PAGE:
The speech by our Izmir MP Ertuğrul Kürkçü during the PACE Summer session joint debate on the report titled “Parliamentary scrutiny over corruption: parliamentary co-operation with the investigative media”.
I thank Ms Gülsün Bilgehan for her extensive and detailed report, which aims to empower investigative journalism by encouraging a joint front between the media and parliaments or, in other words, between the first and fourth powers vis-à-vis the supremacy of the second and third powers – the executive and the judicial – to, in her own words, “strengthen the role of parliaments and citizens’ confidence in democratic institutions and the media”. Parliaments in turn are expected to “enact laws to ensure the widest possible access to information, to put in place financial mechanisms to support investigative journalism without compromising its independence and to provide adequate protection to whistle-blowers”.
I welcome the leitmotif that extends throughout the report like a red thread: people have the right to information, particularly at every level of State governance. That is the sine qua non of checking ruling governments’ compliance with “social contracts”, “ethical values”, the “rule of law” and other democratic and social guidelines or election pledges. Therefore, the report’s core concept of “empowering investigative journalism” and protecting whistle-blowers by law is an inevitable conclusion at the legal level of the public aspiration to safeguard the right to protection from embezzlement and from cruel treatment by rulers.
The three traditional areas of power – legislative, executive and judicial – have throughout modern history frequently betrayed the people, fanned wars, protected the rich and persecuted the right, not only under authoritarian and dictatorial regimes, where it is mainly the political realm that is responsible for human rights violations and attacks on liberties. We have witnessed serious abuses in “democratic” countries too. I will just mention the very recent “anti-immigrant” legislation sweeping Europe and the “anti-Muslim” bans issued by the Trump administration in the United States.
In that context, Ms Bilgehan’s report could also be read as an SOS to the legislative to engage in a rescue operation for the “fourth estate”, or fourth power, to form a common front against corruption.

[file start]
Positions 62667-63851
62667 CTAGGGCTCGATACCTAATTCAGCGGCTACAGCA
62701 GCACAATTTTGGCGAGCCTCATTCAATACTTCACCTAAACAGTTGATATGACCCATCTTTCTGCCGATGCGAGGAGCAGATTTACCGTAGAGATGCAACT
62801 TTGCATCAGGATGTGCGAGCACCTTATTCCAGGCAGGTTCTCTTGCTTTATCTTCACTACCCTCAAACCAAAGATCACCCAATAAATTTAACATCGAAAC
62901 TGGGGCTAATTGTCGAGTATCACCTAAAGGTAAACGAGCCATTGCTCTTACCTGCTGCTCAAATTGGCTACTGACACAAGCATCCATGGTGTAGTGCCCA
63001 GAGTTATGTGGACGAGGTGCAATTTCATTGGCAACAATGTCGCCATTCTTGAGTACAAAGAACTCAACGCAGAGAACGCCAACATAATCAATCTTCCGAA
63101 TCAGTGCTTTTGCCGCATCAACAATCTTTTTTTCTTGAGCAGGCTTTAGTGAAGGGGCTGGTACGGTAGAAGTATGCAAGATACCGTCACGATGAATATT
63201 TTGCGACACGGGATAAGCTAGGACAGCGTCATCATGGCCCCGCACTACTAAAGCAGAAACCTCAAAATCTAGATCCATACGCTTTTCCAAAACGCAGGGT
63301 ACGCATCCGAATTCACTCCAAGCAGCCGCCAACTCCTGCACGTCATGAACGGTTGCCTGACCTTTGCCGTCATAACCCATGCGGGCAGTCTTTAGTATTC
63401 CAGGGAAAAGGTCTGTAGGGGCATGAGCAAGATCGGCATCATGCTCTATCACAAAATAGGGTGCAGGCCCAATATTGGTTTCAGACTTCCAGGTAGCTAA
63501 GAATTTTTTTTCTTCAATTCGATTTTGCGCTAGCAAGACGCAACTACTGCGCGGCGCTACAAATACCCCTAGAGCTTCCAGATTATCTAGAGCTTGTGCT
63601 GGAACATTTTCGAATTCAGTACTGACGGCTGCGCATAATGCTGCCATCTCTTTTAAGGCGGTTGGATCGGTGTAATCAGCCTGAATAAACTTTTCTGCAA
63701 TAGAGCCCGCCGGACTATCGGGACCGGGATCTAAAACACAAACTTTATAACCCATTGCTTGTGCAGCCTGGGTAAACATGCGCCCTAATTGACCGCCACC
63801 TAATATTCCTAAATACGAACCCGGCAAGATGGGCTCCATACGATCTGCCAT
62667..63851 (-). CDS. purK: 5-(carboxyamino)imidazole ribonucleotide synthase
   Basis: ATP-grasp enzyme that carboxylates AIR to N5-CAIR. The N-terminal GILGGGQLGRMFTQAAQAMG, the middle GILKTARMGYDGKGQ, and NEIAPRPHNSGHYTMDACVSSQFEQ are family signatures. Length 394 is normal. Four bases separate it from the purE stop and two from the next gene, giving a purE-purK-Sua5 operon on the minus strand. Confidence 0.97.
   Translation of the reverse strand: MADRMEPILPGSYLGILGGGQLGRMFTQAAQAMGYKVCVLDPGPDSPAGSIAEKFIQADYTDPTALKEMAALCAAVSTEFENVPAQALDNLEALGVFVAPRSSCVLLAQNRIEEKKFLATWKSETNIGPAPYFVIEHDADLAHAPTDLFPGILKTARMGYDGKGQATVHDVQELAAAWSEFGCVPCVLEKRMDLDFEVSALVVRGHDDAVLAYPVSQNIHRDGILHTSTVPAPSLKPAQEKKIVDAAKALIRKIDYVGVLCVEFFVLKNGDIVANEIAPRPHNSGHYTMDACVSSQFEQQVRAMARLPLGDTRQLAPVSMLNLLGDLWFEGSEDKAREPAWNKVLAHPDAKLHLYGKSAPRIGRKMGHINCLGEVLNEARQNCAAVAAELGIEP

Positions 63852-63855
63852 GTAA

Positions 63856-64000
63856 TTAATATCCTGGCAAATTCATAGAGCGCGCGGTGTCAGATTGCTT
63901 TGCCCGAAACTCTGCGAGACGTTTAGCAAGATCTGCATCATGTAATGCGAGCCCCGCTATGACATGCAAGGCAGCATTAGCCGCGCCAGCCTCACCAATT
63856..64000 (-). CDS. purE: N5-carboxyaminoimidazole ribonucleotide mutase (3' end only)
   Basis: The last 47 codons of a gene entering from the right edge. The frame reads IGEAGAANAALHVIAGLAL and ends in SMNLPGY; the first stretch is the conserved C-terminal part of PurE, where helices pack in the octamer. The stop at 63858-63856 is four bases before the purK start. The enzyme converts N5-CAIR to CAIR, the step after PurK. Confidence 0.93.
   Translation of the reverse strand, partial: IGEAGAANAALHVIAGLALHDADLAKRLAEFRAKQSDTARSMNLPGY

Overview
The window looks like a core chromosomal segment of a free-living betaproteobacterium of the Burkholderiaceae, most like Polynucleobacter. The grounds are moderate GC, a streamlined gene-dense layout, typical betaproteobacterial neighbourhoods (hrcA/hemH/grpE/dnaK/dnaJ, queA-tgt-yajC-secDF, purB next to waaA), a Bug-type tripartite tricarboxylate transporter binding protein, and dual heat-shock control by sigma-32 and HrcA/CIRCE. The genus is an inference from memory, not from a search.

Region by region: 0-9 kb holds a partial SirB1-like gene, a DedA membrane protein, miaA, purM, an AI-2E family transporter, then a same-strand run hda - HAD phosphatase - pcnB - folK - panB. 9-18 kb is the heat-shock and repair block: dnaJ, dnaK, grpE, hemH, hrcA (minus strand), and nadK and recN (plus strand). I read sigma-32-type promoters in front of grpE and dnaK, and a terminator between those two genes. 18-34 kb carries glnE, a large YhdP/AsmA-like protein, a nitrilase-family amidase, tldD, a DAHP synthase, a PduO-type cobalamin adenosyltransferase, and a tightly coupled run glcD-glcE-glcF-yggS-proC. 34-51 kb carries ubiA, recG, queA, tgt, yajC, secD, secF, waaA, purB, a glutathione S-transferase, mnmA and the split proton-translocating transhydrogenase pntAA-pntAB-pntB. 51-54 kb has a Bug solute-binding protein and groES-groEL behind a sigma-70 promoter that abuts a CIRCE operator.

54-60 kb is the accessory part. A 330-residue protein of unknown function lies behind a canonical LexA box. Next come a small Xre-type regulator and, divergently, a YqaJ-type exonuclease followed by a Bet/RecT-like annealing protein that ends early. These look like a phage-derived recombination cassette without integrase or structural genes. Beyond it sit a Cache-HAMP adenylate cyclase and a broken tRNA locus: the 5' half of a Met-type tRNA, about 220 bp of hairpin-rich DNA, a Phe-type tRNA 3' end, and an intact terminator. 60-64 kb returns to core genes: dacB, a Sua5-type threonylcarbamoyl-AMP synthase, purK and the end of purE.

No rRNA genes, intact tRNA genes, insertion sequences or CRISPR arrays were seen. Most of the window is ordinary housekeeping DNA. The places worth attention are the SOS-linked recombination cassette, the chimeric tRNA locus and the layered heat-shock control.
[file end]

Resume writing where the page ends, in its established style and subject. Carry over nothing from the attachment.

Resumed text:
However, Ms Bilgehan’s report at this crucial moment echoes like a swan song in this Chamber, calling parliamentarians from across Europe to come to their senses and to recall both the popular fervour of the times of the European revolutions that brought the parliaments into existence, and the popular will that empowered them to fight against corruption, exploitation and torture.
I hope that Ms Bilgehan’s voice is heard, first and foremost, by the Turkish Parliament and by our colleagues from the Turkish delegation to PACE, the majority of whom turned a blind eye to the sentencing and imprisonment of Mr Berberoğlu, a member of Ms Bilgehan’s party. Berberoğlu’s alleged crime was supplying so-called State secrets to a whistle-blower who documented arms transfers under government orders to jihadists in Syria. There is no evidence that Berberoğlu provided the documents, and he has not confessed to doing so.
I support Ms Bilgehan’s report in the hope that it becomes a PACE norm and, thus, as long as Turkey remains a PACE member country, that Berberoğlu and all jailed deputies of our party are released from their imprisonment for fighting for legal protection for Turkish whistle-blowers.
Nevertheless, under the new paradigms governing the age of globalism, I prefer to stick to the aim of creating a new estate, as mentioned by Ignacio Ramonet during the fourth World Social Forum: “a fifth estate, that will let us pit a civic force against this new coalition of rulers. A fifth estate to denounce the hyperpower of the media conglomerates which are complicit in, and diffusers of, neoliberal globalisation”.
27 June 2017